O-rings: different kinds

Hi all,
Question concerning O Rings for repairing oxy/acet torch used for
METALWORKING.
I have an airco torch that needs new o-rings in the valves.
If I go to the hardware store in the o-ring box and get o-rings that are
black and have the same dimensions as the old ones should be, is there a
difference between Mr. Hardware's o-rings and the special replacement
parts from Concoa (if I could get them) ?
Thanks in advance.
Reply to
Grandpa Munster
Loading thread data ...
"Machinery's Handbook" has good design guidelines for sizing glands to the O ring.
J&L Industrial
formatting link
formatting link
Both those on line vendors will sell O rings made of different materials, sizes, and shapes.
Reply to
Clark Magnuson
Can't give you real advise, but there are about 3 or 4 different "O" ring materials. Some are more compatible with the materials that they are seal against that others. Silicone is petty resistant to heat, but is pretty soft and will blow out at high pressure. Nitrile is reasonablely good as a general rule but I'm not sure how compatible it is with oxygen & acetylene. Most bearing shops sell "O" rings so you might call on one and ask the sales bloke about which ones to use.
Tom
Reply to
Tom Miller
you want fluorocarbon o-rings , some places call them viton , they will hold up much better than nitrile or buna-n , some torches use pure silicone o-rings ,
you can tell if your old ones are viton or nitrile by holding them up to a cigarette lighter , nitrile burns quickly and readily while viton will only smolder and char
Reply to
williamhenry
Ya. Viton is the type I couldn't think of. They are the best all rounders when you don't want to take a chance. Probably cost an extra 20 cents but what the hell!
Reply to
Tom Miller
Ah, better not to do that. The combustion by-products from viton are kinda nasty I think.
Jim
Reply to
jim rozen
Can't find the original reference but I've read somemewhere that severely overheated Viton rings degrade to some pretty unpleasant fluorine compounds that are dangerous to inhale or handle. Perhaps some of our chemist friends can comment.
Jim
Reply to
pentagrid
One of the local welding supply places here has various torch o-ring seals on the shelf, kind of surprised me when I saw them, they're the kind of outfit that wants to do your repairs for you. Have you tried any place local? I know the Victor torch I've got uses some pretty dinky seals that I couldn't possibly find at the local hardware joints. With pure oxygen, you really don't want to take chances, the wrong material is apt to take off in flames. Most hardware store o-rings I've seen have been Buna-N or neoprene, they're intended for plumbing use, not oxygen. If you're hard up for it, the MSC catalog has o-rings in a lot of different materials. I'd think a flourocarbon or silicone seal would probably be best for oxygen, not sure about acetylene.
Stan
Reply to
stans4
yes , yes they are , don't smoke viton o-rings
Reply to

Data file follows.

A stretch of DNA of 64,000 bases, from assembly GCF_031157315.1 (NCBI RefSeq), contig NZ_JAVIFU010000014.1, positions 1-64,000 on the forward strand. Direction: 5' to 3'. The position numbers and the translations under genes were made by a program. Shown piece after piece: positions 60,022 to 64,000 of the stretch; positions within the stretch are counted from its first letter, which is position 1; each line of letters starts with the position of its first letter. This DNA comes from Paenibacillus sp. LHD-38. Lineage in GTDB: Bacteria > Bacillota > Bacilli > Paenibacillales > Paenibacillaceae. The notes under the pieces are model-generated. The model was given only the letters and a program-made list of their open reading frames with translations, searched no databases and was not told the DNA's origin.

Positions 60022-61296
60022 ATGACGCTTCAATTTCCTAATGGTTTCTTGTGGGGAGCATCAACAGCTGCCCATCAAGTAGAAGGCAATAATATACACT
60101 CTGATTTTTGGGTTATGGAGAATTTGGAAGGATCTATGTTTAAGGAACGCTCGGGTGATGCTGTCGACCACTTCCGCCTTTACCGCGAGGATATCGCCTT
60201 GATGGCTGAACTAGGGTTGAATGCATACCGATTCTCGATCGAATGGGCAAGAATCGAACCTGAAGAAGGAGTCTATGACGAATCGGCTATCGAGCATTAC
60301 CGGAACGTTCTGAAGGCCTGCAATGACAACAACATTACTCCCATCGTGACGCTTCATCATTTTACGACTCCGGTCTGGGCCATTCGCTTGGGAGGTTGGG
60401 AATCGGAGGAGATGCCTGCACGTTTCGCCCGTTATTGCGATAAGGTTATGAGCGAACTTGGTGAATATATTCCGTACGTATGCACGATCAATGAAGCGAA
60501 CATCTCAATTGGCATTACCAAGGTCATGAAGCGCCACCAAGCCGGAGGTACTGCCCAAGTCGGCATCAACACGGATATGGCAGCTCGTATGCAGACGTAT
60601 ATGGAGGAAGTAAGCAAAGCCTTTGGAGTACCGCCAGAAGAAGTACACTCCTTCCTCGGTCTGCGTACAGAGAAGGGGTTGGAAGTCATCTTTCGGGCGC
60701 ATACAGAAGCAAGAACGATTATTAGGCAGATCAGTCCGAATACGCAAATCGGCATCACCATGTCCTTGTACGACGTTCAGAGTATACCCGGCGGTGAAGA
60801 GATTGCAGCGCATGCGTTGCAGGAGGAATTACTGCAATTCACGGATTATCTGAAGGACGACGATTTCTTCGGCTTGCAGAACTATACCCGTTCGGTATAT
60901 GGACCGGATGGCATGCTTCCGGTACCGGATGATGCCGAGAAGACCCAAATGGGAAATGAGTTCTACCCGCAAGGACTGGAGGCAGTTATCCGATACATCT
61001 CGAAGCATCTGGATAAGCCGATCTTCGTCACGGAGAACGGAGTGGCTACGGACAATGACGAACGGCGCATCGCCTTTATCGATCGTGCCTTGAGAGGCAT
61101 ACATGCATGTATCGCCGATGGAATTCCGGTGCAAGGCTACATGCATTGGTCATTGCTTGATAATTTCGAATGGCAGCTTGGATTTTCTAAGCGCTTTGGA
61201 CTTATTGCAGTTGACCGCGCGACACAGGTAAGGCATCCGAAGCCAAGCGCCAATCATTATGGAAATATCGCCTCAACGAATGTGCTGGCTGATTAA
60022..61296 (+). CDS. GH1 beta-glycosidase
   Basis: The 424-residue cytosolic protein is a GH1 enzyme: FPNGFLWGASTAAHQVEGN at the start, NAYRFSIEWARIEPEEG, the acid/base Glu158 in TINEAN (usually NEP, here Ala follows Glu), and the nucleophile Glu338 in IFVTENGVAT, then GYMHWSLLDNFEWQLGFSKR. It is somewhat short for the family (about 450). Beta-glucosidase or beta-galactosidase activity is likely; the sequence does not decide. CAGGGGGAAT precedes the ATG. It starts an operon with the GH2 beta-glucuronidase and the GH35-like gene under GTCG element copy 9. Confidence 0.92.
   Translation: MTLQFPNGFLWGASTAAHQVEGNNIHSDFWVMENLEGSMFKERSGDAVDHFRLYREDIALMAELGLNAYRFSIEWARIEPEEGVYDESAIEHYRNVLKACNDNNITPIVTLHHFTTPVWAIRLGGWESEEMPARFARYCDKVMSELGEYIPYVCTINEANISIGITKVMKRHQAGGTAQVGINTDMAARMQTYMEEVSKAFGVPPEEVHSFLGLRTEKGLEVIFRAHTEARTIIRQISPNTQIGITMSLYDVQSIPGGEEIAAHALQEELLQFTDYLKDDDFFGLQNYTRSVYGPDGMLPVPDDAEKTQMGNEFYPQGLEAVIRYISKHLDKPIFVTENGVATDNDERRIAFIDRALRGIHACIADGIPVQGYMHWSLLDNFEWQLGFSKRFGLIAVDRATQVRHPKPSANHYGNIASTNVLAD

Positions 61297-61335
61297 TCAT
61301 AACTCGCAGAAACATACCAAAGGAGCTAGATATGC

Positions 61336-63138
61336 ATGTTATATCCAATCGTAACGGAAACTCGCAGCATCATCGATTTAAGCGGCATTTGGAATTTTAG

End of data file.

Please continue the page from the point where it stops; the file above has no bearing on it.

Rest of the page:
williamhenry
Nitrile: Most common elastomer in o-rings. Aka Buna-N, NBR, acrylonitrile-butadiene copolymer. Excellent resistance to petroleum products, silicone greases and oils, and water. Good compression set resistance, cold flow, tear, and abrasion resistance. Poor resistance to ozone, sunlight, or weather. Temperature range (depending on compound composition) -65F to +300F. Typically 90 Shore A hardness ("durometer").
Silicone: Although this elastomer is not commonly found in scuba o-rings, I have listed it because many divers mistakenly refer to the amber-colored o-ring in some valve faces as silicone when in fact it is polyurethane. Silicone has poor tensile strength, abrasion and tear resistance, but has excellent flexibility properties over a wide range of temperatures. The temperature range is -80F to +450F.
Fluorocarbon: A copolymer of vinylidene fluoride and hexafluoropropylene, fluorocarbon elastomers are highly resistant to deterioration when exposed to many fluids and gases. It also exhibits low compression set, and is highly resistant to heat; it is this property that makes it a common elastomer in Nitrox applications. It is most widely known as Viton, which is a registered trade name of the DuPont Dow Chemical Company. The temperature range is -20F to +450F. Aka FKM or FPM.
Polyurethane: Polyurethane, or urethane, is highly resistant to petroleum products, ozone, and oxidation. It exhibits high tensile strength and is very abrasion resistant. This is the amber-colored o-ring found in the valve face of some cylinder valves. The temperature range is -65F to +200F.
Ethylene Propylene: Commonly referred to as EP or EPDM (ethylene propylene diene monomer), it is a copolymer of ethylene and propylene. It has excellent resistance to ozone and sunlight, compression set, and most solvents. It is non-compatible with petroleum fluids and oils. It is considered inert in the presence of oxygen, and has become increasingly the elastomer of choice for EAN/Nitrox applications. The temperature range is -65F to +300F.
Also used: Neoprene aka CR.
Reply to
Richard J Kinch

PolyTech Forum website is not affiliated with any of the manufacturers or service providers discussed here. All logos and trade names are the property of their respective owners.